First, I would like to address proper massage. What is a proper massage? I am not talking about a day at the spa, though I like to indulge myself. A proper massage would be performed by a licensed massage therapist you trust. One who has proper training and continued education as well as experience with athletes. It is also important that the massage therapist have experience with various sport injuries.
Secondly, I would like to address what happens to our bodies after 30 years of age, having one of these bodies myself. I will keep it simple, as there are many physiological changes as we age. Simply put, we lose flexibility and become stiffer. We tend to get tired more easily. It takes us longer to recover; we do not bounce back as quickly. Due to this, we injure more easily and take longer to heal.
Now, let us get to the heart of it. Why is massage therapy important for athletes?
I have the opportunity to work on a starting baseball pitcher in MLB who had never had a surgery or debilitating injury that took him out of the game. What was his secret? In addition to stretching during season, he diligently receives massage therapy after most games he pitches. He is just 31 years of age, so time will continue to tell if the formula works for him. My theory is that continued massage will serve him well. Compared to many of his colleagues the same age or younger, who were not receiving massage as part of their recovery regimen; many had received surgeries that take a considerable time to recover from, hence taking them out of the game or even their career. In contrast to this, I have also worked on an outfielder who has been in the game for nearly 20 years, placing him in the over 30 years of age category, and hardly ever stretches or receives massage therapy. Unfortunately, he has received many surgeries and debilitating injuries taking him out of the game and enduring long recoveries. Receiving massage therapy is sounding better already!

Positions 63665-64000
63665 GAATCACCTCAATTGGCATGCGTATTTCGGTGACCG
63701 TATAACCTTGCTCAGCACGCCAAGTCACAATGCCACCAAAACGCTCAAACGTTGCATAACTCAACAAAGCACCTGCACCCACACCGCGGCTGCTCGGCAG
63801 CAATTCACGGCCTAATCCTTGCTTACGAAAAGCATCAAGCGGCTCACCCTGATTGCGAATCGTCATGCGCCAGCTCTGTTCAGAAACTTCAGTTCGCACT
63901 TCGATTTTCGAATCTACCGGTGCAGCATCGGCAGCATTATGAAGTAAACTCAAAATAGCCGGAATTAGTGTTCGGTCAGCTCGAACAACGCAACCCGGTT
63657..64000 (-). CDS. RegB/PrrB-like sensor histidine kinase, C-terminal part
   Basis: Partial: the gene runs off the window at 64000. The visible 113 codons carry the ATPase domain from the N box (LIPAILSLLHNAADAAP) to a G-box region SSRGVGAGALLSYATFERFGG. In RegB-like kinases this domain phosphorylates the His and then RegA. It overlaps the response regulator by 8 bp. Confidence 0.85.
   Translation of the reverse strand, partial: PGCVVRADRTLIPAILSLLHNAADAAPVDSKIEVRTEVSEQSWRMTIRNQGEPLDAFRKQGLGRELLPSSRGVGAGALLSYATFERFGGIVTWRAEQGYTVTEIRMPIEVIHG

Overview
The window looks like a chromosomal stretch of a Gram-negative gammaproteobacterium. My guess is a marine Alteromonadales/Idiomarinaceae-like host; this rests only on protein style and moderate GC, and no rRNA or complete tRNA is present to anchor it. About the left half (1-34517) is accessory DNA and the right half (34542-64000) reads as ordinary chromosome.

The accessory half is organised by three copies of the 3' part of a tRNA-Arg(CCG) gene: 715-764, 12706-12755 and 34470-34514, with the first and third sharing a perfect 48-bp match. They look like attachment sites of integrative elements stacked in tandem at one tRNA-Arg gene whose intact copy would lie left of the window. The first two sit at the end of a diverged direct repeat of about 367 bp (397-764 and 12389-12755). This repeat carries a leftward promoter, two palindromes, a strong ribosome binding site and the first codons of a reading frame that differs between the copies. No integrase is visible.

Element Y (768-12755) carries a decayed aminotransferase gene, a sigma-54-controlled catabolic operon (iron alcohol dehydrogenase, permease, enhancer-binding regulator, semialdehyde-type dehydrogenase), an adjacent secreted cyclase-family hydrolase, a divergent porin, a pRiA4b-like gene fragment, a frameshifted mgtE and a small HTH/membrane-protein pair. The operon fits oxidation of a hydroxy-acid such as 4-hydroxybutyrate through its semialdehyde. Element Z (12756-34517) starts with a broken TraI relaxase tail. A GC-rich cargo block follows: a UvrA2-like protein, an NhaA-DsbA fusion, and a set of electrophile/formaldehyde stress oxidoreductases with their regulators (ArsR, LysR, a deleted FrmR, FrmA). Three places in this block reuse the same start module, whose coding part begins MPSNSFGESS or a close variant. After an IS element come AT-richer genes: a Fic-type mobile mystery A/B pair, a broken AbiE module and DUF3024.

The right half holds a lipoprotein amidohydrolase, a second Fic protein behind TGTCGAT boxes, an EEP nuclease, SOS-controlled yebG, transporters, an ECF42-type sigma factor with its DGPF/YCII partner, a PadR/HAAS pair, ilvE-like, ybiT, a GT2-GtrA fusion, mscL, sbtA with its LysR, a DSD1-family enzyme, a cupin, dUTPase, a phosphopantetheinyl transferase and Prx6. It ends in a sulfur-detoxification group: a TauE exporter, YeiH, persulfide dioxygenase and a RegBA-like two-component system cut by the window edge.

Massage therapy is a great addition to the athlete over 30 years of age. Though the benefits of massage are plenty, for the 30+ athletes, I would narrow it down to the two top reasons I have seen in my 9 years experience. Massage therapy for athletes over 30 years of age is important for optimal recovery and prevention of injury.
For optimal recovery time, massage therapy should be performed if not immediately then 24-48 hours after intense training or performance event. Massage promotes waste (lactic acid) out of the muscle tissue, which will also decrease muscle cramping. Having massage will decrease delayed onset muscle soreness (DOMS). In essence, massage helps to repair damaged tissue and help to resume training quicker.
Massage therapy for the over 30 athlete is necessary in prevention of injury. Regular massage from a therapist you trust with proper training and experience can help to identify areas of tension before injury occurs. You can work with the therapist to help address issues that arise during training and to help avoid chronic strain in typically trained areas. Essentially increasing flexibility, this leads to less stiffness and less injury. Stretching is also a great way to recovery and prevents injury. A skilled massage therapist can address these same areas on a deeper level in a more specific way.